By Gagandeep Ghuman
Published: May 12, 2012
“So, how do we like our new Smart Board,” Beth Walker asks of her Grade 3 class at Stawamus Elementary School.
“It’s awesome,” the students reply in unison.
To that, Walker adds innovative, resourceful, and much more fun than what it has replaced.
Stawamus Elementary is the only school in Squamish that is close to replacing all its regular black boards with Smart Boards, an interactive tool that enlivens and the classroom and enriches both teachers and students.
Smart Board or an Interactive White Board uses touch detection, and operates much like a personal computer or like an iPad, only bigger.
Teachers can move images and words with a simple touch of a finger, add video and audio to their lessons, save, retrieve, and share information with other classes.
The program itself has access to more than 5,000 images, and hundreds of interactive features.
And once connected the internet, every lesson can bring the world to the classroom with the proverbial click of a mouse.
It aligns with the way children are growing up, says Walker, who has become well versed ever since the Smart Boards were installed in the school last year.
“It’s the way kids are growing up these days,” says Stacey Nunn, who now prepares not just for lessons, but for Smart Board lessons.
As an example, Nunn said she was recently talking about Thailand while doing a study about different countries.
With a few clicks, she brought up the map, pinpointing its exact location in colour and with easily movable images.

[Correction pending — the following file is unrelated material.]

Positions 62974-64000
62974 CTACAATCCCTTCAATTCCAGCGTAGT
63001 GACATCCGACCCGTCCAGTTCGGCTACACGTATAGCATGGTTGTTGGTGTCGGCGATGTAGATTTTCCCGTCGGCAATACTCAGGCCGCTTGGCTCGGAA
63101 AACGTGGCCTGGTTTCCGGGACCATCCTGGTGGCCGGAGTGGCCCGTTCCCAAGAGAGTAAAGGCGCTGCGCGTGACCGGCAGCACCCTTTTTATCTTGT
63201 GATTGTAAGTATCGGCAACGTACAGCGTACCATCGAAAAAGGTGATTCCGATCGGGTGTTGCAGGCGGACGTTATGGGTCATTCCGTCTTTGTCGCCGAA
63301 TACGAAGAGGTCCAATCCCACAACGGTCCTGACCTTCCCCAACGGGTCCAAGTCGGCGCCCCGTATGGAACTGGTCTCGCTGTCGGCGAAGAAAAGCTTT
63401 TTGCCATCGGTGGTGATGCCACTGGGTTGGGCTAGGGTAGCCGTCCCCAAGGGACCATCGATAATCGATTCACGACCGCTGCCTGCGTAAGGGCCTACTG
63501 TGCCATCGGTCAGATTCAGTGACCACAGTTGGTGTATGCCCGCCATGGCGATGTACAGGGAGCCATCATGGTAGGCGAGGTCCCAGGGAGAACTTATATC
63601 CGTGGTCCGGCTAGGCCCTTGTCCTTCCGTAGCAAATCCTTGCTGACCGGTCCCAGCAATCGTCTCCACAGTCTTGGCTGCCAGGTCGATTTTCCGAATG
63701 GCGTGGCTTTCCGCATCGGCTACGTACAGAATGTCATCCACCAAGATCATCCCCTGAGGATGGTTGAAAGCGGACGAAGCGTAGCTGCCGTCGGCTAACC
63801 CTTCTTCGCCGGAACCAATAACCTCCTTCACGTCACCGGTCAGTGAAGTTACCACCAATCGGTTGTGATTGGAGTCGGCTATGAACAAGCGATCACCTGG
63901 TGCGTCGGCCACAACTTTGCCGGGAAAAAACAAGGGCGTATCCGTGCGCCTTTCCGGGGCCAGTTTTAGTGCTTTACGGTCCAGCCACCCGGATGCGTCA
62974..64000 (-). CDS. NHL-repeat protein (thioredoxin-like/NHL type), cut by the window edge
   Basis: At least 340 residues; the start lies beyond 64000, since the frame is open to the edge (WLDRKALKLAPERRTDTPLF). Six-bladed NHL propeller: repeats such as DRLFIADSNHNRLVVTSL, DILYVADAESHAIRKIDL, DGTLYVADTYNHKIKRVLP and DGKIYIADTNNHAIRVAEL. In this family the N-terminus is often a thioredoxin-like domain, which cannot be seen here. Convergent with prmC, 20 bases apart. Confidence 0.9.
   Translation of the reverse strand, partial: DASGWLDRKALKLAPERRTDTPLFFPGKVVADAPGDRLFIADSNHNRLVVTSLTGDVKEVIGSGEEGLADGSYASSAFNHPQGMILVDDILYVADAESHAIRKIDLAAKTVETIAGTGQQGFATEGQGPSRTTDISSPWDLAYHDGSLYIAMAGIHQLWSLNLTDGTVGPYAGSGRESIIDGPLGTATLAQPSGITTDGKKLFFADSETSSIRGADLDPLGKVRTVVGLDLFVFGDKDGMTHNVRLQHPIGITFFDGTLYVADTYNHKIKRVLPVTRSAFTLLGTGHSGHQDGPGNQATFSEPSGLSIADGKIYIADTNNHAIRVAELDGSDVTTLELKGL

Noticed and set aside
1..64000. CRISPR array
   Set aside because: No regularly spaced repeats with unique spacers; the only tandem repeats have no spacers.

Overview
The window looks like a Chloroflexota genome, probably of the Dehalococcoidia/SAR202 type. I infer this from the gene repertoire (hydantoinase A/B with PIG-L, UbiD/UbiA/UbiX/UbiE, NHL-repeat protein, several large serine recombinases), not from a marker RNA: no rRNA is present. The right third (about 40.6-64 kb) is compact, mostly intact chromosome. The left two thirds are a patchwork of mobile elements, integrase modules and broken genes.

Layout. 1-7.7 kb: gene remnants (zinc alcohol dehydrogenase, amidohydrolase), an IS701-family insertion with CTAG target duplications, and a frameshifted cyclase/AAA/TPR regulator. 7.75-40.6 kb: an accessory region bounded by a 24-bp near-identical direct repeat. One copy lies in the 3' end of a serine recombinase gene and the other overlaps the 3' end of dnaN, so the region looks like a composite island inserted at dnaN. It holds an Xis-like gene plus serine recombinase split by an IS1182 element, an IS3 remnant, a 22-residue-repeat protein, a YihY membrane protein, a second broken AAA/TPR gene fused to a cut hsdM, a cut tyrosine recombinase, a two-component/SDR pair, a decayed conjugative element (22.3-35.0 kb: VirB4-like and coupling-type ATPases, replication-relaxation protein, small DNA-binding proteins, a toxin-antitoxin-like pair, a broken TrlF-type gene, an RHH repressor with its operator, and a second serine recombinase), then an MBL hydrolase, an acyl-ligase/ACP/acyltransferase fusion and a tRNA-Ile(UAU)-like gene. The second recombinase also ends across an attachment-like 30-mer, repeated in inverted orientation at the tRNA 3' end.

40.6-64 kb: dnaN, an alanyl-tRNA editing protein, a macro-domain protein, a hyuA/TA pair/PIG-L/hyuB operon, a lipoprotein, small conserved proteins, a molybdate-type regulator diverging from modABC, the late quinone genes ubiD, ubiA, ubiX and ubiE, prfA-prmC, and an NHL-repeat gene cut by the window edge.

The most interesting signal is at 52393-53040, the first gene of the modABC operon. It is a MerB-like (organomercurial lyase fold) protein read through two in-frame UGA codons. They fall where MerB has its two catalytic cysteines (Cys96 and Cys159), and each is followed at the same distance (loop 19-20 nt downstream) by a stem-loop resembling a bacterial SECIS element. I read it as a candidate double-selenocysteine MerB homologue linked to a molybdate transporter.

At the suggestion of a student, she also pulled up a You Tube video of the Thai national anthem.
“The kids are so excited about it, and they are not afraid to try out and learn new things,” Dunn said.
Smart Board also come in handy when Beth Walker is teaching mathematics.
Instead of writing and erasing numbers, she can simply summon them on the Smart Board screen, magnify or make them small, and even store them for reference for the next class.
Beth Walker uses them to teach music notes, expanding notes on the screen that play on the speaker next to the Smart Board.
“It has improved their learning and retention abilities because we this learning reflects the way these kids are growing up with technology,” says Walker.
Smart Boards at Stawamus Elementary were made possible by a Telus, and a Whistler Blackcomb grant, and help from the school PAC.
Each Smart Board costs roughly $3,000; the school has five Smart Boards, and one more has been ordered.
School principle Angela Uren said the Smart Boards were part of the school’s commitment to bringing innovative technology to classrooms.
Teachers say they are as excited by Smart Boards, and have invested time and effort in learning spent on Pro-D days.
“It’s been for fun for teachers too. We are learning new things every day,” said grade 4 teacher, Sarah Hain.